Dr. Jeon has a long-standing interest in contractile cells. Earlier in her career, she investigated the differentiation and proliferation of smooth muscle cells, such as those that occur during pathological vascular remodeling in atherosclerosis and restenosis.
During the last few years, Dr. Jeon has turned her attention to corneal wound healing and, in particular, the differentiation from fibroblasts to myofibroblasts. At first, this work focused on ways of pharmacologically controlling this process, especially using PPARs ligands. These ligands are already clinically used for the treatment of diabetes and are known to regulate many important cellular functions, including metabolism, adipogenesis, proliferation and differentiation in a variety of body tissues. Relevant to the cornea, we found PPARs ligands capable of inhibiting myofibroblast differentiation in vivo and in vitro, identifying them as a potentially exciting, new class of topical ocular therapeutics.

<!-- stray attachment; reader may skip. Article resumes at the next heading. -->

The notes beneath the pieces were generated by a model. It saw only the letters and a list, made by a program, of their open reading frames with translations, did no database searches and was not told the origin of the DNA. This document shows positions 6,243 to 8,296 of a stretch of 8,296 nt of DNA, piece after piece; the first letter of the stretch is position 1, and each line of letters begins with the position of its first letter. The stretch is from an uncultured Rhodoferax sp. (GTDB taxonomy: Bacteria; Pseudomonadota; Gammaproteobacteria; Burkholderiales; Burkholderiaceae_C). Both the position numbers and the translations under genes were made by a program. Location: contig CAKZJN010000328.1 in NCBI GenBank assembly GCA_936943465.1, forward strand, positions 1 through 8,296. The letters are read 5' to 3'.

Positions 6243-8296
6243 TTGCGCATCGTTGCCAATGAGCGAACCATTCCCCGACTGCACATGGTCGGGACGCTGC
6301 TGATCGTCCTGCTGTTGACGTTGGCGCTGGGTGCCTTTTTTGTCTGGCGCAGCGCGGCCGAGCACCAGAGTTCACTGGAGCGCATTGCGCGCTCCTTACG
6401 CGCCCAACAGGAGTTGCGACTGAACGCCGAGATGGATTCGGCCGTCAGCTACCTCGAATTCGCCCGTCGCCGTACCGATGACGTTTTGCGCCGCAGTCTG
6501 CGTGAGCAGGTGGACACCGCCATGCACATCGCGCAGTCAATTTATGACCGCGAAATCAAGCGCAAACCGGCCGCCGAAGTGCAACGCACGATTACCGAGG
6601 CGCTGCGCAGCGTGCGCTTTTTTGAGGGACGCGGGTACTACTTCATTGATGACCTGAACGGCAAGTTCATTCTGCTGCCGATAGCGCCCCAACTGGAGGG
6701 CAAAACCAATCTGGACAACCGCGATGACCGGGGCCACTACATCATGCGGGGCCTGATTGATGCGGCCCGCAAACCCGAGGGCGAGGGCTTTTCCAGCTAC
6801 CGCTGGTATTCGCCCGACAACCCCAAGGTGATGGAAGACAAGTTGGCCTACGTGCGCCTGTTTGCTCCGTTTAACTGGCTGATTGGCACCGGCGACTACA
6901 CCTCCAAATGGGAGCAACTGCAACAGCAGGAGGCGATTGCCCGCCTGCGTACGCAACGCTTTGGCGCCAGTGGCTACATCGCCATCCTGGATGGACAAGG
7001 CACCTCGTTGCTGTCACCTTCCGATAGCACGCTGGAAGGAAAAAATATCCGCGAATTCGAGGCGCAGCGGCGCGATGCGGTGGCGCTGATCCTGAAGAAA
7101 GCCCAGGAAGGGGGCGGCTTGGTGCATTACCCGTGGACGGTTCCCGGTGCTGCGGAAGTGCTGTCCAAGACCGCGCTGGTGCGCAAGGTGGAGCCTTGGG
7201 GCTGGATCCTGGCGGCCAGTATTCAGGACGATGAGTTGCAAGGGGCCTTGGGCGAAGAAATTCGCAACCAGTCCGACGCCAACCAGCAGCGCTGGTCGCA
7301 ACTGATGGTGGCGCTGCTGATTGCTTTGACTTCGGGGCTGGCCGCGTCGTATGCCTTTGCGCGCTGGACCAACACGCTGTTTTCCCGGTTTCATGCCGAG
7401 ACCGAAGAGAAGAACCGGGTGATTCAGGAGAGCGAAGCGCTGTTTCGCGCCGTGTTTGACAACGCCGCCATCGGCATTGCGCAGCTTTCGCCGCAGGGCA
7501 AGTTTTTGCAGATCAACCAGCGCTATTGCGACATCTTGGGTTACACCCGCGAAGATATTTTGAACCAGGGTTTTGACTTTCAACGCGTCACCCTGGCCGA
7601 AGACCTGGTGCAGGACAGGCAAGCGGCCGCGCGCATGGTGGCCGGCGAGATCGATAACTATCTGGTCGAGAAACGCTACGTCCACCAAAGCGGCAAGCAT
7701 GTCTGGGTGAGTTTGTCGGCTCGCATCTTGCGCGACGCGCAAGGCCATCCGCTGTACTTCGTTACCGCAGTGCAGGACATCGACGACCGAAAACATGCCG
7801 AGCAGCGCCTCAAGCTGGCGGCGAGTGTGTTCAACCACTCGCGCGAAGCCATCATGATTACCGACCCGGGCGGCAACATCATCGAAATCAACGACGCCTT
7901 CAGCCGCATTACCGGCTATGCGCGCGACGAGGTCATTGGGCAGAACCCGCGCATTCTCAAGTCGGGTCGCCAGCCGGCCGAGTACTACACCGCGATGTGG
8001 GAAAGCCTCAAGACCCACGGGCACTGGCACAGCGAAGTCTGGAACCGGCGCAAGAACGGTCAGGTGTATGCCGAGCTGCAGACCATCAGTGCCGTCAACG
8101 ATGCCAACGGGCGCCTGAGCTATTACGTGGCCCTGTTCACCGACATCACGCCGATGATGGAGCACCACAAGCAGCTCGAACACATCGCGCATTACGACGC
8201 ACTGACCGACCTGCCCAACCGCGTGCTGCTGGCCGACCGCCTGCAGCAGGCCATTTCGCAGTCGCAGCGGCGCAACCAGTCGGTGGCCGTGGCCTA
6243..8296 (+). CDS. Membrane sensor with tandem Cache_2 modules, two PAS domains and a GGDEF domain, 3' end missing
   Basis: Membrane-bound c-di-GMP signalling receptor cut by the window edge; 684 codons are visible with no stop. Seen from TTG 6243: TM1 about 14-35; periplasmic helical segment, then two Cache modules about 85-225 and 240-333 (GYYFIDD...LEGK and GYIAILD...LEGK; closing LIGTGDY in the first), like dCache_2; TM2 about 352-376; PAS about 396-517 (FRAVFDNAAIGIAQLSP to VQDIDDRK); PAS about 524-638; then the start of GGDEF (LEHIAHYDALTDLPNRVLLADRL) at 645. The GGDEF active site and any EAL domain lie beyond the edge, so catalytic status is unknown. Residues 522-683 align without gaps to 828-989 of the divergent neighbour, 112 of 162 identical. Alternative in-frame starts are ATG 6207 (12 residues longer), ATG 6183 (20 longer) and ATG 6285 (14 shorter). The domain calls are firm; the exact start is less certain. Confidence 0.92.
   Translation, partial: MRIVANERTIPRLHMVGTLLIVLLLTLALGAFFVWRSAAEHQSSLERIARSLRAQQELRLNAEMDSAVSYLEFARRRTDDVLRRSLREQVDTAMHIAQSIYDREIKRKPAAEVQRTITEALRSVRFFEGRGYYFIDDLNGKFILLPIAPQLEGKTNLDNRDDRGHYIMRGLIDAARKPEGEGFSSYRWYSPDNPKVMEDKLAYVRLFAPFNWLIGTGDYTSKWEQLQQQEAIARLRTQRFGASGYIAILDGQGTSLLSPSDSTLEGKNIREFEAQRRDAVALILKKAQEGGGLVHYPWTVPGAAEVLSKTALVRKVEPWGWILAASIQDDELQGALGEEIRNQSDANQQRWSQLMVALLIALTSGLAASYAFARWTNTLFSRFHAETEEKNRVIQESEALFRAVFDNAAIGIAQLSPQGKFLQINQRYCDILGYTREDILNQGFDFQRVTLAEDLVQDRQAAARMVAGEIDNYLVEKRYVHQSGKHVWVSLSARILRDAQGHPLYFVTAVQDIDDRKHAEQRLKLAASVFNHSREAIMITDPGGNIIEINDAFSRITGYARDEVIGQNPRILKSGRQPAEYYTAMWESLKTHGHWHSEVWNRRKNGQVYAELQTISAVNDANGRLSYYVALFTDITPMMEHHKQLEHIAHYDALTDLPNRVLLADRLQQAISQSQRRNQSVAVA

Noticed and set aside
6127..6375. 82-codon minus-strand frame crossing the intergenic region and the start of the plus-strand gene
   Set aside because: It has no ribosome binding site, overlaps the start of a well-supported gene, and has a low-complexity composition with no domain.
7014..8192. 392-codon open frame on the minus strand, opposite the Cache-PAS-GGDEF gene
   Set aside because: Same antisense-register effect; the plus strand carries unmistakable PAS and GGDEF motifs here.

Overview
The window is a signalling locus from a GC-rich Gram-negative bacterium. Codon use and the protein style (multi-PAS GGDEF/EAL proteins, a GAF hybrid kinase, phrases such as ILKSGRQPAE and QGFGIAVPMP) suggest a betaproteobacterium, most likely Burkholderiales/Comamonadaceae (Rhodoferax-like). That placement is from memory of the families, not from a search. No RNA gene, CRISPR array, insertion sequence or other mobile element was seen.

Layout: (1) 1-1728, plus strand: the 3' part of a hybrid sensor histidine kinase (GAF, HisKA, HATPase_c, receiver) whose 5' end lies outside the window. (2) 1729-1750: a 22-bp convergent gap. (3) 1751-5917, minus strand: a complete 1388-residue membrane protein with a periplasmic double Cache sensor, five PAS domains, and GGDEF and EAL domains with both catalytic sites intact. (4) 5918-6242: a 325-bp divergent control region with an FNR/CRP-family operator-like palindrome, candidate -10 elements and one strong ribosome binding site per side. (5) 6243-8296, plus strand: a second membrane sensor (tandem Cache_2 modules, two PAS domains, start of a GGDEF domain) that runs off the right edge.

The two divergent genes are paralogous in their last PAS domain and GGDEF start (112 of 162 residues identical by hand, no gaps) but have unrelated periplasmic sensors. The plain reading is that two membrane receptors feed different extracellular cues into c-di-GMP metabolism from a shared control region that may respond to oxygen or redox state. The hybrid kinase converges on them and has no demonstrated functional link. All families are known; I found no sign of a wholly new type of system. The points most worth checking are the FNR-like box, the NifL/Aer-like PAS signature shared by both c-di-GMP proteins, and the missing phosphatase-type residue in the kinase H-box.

While pursuing this project, Dr. Jeon's team also discovered that myofibroblast transformation – such as occurs in large corneal wounds - directly inhibits nerve regeneration in vivo and in vitro. Her current efforts are focused on understanding the interaction between myofibroblasts and neurons. Controlling corneal re-innervation after wounding has important implications for blinding conditions such as neurotrophic keratitis, where persistent corneal wounds occur.